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If you remove those walls, there will be no point putting a door at the bottom of the stairs to stop heat loss, as the stairs will no longer go anywhere. You might want to consider how you will get into the basement if seal up the stairs.
I'm not sure I understand what you're saying. I'm not blocking off the staircase at either end.

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Here's my two cents. Make the kitchen a half wall. This will allow you to keep the current floor heat and electrical outlets in the kitchen. Remove the wall on the dining room side and put a nice hand rail and decorative spindles (remember to keep those spindles close together so babies and toddlers can't get heads caught...I think it is 4" or less). You should be able to relocate that dimmer for the dining light/fan to the outside wall next to the two current switches near to the exterior door. With this scenario you'll have opened the space nicely to give the kitchen and dining room a larger feel, but it will still seem as if each room has a sparate purpose. If someone is heading down to or up from the basement they are welcomed into the "social" room rather than the "task" room. Yep, put the door at the base of the stairs. Posts in the basement may not tell you the full story on load bearing walls...ddawg16 makes some good suggestions in first paragraph of "his"? post. Not completely sure an engineer is needed here, but pulling permits may be a good idea, since you may be moving electric and checking the status of the walls. Often those inspector folks can offer some good advice. Simply by the fact that you pulled permits they are more helpful...and a heck of a lot cheaper than and engineer!

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Thanks for the helpful post! I'll double check the load bearing in the attic. I like the idea with the posts, as well. I hadn't thought of that. I'll have to CAD model them both and see how it looks!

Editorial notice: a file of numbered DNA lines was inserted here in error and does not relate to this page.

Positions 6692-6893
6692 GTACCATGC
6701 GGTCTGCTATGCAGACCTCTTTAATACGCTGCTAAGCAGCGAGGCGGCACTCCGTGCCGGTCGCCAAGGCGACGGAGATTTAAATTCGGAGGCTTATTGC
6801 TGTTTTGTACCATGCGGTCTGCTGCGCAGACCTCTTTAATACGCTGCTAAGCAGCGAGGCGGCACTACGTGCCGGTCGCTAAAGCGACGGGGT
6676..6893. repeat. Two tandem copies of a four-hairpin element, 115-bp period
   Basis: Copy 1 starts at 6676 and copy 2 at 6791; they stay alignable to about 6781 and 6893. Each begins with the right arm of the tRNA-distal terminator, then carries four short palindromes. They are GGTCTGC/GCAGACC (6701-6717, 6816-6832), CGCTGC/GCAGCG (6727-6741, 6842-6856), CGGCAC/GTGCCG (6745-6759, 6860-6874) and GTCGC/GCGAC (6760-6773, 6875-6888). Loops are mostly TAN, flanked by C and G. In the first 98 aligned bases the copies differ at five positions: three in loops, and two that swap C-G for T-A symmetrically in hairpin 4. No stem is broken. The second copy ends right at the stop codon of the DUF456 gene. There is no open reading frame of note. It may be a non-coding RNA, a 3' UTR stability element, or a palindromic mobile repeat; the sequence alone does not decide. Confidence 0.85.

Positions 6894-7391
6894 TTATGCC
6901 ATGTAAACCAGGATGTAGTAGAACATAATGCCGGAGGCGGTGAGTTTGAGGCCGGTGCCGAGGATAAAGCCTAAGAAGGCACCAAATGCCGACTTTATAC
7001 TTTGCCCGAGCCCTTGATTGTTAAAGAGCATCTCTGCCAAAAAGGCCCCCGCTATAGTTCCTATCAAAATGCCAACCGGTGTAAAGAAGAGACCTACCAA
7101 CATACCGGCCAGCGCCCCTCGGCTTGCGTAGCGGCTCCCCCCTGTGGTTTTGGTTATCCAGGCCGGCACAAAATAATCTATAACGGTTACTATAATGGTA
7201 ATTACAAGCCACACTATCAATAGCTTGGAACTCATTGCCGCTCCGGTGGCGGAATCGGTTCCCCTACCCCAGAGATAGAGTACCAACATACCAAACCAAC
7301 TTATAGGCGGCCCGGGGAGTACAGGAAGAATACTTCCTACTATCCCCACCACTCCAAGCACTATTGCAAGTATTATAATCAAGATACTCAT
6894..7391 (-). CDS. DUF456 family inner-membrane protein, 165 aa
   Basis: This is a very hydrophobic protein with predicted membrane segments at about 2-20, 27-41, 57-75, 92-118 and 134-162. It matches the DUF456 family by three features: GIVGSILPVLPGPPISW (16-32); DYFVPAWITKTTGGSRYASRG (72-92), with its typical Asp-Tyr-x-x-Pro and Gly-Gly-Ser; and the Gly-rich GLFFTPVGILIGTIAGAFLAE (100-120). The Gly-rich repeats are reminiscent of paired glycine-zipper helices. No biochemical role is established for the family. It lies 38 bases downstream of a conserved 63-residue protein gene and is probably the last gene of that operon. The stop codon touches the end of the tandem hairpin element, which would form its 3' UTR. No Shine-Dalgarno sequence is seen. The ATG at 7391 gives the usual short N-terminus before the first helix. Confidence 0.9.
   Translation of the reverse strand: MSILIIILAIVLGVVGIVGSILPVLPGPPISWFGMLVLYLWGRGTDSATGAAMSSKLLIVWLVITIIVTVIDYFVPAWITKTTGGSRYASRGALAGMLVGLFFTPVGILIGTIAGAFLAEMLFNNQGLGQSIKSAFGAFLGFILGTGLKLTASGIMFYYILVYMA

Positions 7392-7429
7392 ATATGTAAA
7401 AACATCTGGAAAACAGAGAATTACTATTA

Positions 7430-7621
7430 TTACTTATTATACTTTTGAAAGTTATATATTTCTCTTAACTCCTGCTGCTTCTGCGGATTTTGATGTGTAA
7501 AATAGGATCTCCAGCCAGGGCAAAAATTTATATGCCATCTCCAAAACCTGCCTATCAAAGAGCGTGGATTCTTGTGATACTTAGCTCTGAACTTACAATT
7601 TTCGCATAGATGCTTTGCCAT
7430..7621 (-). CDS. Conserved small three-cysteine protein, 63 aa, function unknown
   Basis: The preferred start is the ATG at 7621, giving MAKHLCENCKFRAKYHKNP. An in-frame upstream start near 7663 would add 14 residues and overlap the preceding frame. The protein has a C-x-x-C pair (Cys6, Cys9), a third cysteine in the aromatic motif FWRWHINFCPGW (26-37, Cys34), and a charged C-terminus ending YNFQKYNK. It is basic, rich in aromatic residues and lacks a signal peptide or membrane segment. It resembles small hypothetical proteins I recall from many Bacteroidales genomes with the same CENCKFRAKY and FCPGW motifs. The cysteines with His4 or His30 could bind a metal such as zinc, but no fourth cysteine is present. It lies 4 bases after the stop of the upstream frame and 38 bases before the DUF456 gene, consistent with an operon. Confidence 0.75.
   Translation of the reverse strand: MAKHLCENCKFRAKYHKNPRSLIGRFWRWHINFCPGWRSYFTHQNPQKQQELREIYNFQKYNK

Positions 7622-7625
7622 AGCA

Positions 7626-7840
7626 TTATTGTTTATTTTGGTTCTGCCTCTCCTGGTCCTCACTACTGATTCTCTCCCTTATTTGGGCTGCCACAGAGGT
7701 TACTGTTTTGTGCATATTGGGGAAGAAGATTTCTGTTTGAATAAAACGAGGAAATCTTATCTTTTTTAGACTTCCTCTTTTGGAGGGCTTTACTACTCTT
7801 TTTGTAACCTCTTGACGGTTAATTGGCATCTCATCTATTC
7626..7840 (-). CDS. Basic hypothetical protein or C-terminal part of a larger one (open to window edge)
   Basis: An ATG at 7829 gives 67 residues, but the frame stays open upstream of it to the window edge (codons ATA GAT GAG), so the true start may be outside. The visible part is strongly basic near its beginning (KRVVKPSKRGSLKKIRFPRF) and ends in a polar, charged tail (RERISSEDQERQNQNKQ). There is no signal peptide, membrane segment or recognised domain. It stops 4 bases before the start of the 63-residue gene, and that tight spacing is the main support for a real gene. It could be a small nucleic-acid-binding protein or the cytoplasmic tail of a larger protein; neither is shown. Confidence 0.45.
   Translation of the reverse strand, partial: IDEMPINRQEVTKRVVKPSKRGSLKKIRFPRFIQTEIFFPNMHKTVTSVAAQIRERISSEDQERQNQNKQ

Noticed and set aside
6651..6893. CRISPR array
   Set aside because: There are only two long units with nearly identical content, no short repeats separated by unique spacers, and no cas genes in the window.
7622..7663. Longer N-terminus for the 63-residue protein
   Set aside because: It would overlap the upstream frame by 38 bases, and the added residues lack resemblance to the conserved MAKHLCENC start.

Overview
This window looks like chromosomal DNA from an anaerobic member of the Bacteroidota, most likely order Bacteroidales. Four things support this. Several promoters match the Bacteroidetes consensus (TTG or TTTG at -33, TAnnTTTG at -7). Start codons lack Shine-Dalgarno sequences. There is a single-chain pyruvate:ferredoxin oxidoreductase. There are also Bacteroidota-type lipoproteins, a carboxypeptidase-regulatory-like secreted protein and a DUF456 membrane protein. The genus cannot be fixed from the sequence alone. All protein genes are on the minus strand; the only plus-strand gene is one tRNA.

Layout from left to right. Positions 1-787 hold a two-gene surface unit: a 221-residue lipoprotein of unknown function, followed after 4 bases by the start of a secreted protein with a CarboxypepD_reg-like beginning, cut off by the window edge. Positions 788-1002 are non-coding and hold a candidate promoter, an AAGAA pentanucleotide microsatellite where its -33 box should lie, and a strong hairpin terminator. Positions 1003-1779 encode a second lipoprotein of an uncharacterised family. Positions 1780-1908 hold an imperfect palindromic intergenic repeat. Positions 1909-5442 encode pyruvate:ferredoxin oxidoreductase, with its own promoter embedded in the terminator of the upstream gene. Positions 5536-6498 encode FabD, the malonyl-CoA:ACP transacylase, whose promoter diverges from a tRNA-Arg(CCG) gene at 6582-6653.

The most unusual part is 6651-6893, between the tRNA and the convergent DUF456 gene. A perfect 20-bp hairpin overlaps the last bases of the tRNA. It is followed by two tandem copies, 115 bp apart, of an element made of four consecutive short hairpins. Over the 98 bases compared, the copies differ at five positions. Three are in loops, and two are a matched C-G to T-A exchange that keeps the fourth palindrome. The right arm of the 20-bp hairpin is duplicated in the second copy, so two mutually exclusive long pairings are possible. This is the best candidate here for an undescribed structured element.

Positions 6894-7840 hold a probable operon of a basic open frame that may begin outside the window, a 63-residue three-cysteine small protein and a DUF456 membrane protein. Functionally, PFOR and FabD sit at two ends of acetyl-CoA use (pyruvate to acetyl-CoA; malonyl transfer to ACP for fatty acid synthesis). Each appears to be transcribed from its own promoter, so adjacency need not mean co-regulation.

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Old 10-27-2011, 07:33 AM   #8
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Originally Posted by kwikfishron View Post
Go down (in person) to your local building department with your picture and ask. It should be no big deal but it will cover your arse in the future.

You will likely need a drawing of what you propose to do. If you can do it and include everything they need to see then great. If not then hire a draftsman to draw it for you.
Oh ok, perfect. I can draw something up for them, no problem. Thanks for the info.
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Old 10-27-2011, 07:38 AM   #9
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Oh ok, perfect. I can draw something up for them, no problem. Thanks for the info.
When you go down there they will likely give you a packet of information outlining everything you'll need to know.
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Old 06-28-2012, 11:57 AM   #10
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Half wall where stairs are?


Hi, Cow9. I'm in the same situation you were in, with the basement stairs between my kitchen & dining room. I was wondering what you decided on, and if you have any updated pics to share? It's always inspiring to see others overcome obstacles.
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Old 06-28-2012, 12:17 PM   #11
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Half wall where stairs are?


Are you thinking a railing or 1/2 wall around the stairwell?
This will also affect your flooring and your ceiling.
Your ceiling looks textured and will have to be redone as it is impossible to patch textured ceiling and truly match it.